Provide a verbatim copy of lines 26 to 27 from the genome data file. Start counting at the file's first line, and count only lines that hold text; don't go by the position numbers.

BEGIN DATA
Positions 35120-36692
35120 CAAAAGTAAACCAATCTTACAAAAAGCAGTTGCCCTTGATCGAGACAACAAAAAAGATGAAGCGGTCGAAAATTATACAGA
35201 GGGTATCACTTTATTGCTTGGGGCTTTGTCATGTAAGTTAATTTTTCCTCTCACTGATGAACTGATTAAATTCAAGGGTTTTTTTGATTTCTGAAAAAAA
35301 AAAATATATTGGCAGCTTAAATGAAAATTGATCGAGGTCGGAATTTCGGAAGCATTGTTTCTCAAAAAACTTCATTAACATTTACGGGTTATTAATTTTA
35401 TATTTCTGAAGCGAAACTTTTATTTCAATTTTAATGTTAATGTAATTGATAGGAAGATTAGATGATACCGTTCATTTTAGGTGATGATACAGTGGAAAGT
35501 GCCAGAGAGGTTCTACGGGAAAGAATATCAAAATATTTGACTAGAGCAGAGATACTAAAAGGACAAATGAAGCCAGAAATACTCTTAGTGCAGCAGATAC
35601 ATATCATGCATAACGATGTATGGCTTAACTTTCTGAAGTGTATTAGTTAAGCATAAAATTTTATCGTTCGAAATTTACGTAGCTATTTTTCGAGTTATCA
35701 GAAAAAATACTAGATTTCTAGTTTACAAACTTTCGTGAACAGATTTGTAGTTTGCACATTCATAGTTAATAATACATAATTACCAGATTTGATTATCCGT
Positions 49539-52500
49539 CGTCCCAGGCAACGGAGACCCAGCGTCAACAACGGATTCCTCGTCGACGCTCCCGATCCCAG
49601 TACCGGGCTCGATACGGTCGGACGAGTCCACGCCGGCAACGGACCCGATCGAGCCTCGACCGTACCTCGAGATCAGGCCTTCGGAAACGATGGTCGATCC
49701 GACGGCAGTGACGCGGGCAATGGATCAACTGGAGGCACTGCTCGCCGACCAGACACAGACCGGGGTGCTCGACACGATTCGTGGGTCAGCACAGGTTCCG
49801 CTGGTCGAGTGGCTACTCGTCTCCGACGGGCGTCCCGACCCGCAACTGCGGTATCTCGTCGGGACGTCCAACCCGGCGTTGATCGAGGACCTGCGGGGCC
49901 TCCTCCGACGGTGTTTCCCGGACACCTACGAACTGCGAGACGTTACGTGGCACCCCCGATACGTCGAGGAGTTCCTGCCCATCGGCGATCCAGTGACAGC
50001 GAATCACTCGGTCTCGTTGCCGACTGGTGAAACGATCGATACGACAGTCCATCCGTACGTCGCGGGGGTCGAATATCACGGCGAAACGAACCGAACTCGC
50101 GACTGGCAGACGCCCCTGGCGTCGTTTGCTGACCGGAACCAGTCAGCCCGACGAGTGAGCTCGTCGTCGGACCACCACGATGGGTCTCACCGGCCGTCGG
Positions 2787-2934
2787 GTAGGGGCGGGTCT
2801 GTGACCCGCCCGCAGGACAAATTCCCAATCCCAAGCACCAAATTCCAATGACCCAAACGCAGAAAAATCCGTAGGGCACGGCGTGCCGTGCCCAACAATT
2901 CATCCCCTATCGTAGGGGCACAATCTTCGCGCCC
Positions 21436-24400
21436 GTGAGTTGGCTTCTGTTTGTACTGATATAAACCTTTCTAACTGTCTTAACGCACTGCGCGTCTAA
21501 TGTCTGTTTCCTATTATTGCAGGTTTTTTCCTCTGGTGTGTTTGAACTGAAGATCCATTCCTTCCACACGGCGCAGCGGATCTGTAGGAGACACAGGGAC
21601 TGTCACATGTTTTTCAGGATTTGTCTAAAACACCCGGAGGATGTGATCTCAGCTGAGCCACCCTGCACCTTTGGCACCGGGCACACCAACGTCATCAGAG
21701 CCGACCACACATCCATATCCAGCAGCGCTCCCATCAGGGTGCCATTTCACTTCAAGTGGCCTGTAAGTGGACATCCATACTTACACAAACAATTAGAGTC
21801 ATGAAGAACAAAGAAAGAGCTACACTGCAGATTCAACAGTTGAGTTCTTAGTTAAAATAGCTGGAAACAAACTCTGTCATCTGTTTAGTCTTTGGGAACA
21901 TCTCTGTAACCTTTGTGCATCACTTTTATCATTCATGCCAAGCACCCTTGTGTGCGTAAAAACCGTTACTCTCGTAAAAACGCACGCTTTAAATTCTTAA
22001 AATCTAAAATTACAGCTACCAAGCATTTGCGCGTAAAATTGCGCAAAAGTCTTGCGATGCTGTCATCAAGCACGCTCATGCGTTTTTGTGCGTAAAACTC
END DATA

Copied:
21801 ATGAAGAACAAAGAAAGAGCTACACTGCAGATTCAACAGTTGAGTTCTTAGTTAAAATAGCTGGAAACAAACTCTGTCATCTGTTTAGTCTTTGGGAACA
21901 TCTCTGTAACCTTTGTGCATCACTTTTATCATTCATGCCAAGCACCCTTGTGTGCGTAAAAACCGTTACTCTCGTAAAAACGCACGCTTTAAATTCTTAA